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Old 06-09-2009, 07:17 PM
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Jassy Jassy is offline
Join Date: May 2009
Location: Wisconsin
Posts: 299

I voted "Yes" also.

A few Scriptures...

In the times of Jesus' ministry, believers were encouraged to "confess" their sins. (Matthew 3:6, Mark 1:5)

What then? shall we sin, because we are not under the law, but under grace? God forbid. (Romans 6:15)

But if, while we seek to be justified by Christ, we ourselves also are found sinners, is therefore Christ the minister of sin? God forbid. (Galatians 2:7)

Interestingly, most of the times that the New Testament uses the word "confession" it is not in relation to sin. It is in relation to making a confession of your FAITH. (Romans 10:10 and 1 Timothy 6:13) Also, some uses of the word "confess" is also in relation to faith. (Matthew 10:32, Luke 12:8, John 12:42, Romans 10:9-10, Romans 14:11, Romans 15:9, Philippians 2:11, 1 John 4:2,15)

Oddly enough, one of few Scriptures that state anything about confessing is not truly wrongdoing... it is more of a confession of our weaknesses (faults) - something which we might be inclined to sin in. James 5:16 - Confess your faults one to another, and pray one for another, that ye may be healed. The effectual fervent prayer of a righteous man availeth much.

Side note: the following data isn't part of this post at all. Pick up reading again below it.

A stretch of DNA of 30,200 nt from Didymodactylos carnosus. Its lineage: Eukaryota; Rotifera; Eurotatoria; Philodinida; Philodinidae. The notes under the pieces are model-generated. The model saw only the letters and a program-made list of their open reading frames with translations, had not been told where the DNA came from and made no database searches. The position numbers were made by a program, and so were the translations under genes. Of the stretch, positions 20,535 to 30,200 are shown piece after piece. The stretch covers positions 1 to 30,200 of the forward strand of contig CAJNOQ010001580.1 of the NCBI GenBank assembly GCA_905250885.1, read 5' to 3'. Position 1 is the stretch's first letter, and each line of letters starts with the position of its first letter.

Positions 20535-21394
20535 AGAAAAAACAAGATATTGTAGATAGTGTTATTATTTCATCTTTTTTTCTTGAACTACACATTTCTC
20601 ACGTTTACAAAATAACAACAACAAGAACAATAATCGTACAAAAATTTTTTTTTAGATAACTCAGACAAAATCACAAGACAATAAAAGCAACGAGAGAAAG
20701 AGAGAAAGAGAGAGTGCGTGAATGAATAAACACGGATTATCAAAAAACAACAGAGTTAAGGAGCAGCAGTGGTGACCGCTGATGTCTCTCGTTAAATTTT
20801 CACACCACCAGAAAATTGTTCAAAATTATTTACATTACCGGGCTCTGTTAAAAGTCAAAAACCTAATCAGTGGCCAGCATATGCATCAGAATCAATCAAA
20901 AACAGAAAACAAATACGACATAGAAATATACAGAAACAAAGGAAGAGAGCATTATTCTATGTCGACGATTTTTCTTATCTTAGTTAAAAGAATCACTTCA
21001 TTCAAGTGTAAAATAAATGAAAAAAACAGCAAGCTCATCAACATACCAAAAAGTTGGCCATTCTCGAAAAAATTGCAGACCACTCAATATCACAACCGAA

But that Scripture refers to confessing FAULTS to ONE ANOTHER, not to God. And the goal of this confession seems to be to PRAY for one another. I think that brings us closer together, as brethren in the Lord, if we can humble ourselves, and admit to our shortcomings with each other, and know that others will be praying for us.

1 John 1:9 - If we confess our sins, he is faithful and just to forgive us our sins, and to cleanse us from all unrighteousness.

Acts 19:18 - And many that believed came, and confessed, and shewed their deeds.
19 - Many of them also which used curious arts brought their books together, and burned them before all men: and they counted the price of them, and found it fifty thousand pieces of silver.

This seems to be talking about people confessing former sinful ways that they had, such as divination (astrology and such), because they burned the books that they had used in their "curious arts." I read somewhere that they also put idols that were made of various materials, into the fire, to melt them - and it totaled up in value to fifty thousand pieces of silver.

It certainly wouldn't seem to hurt us, to humble our pride and admit to things that we have done wrong or have fallen short on. Pride itself can be a sin. So the very thing that may prevent us from confessing sin, is the one that often trips us up!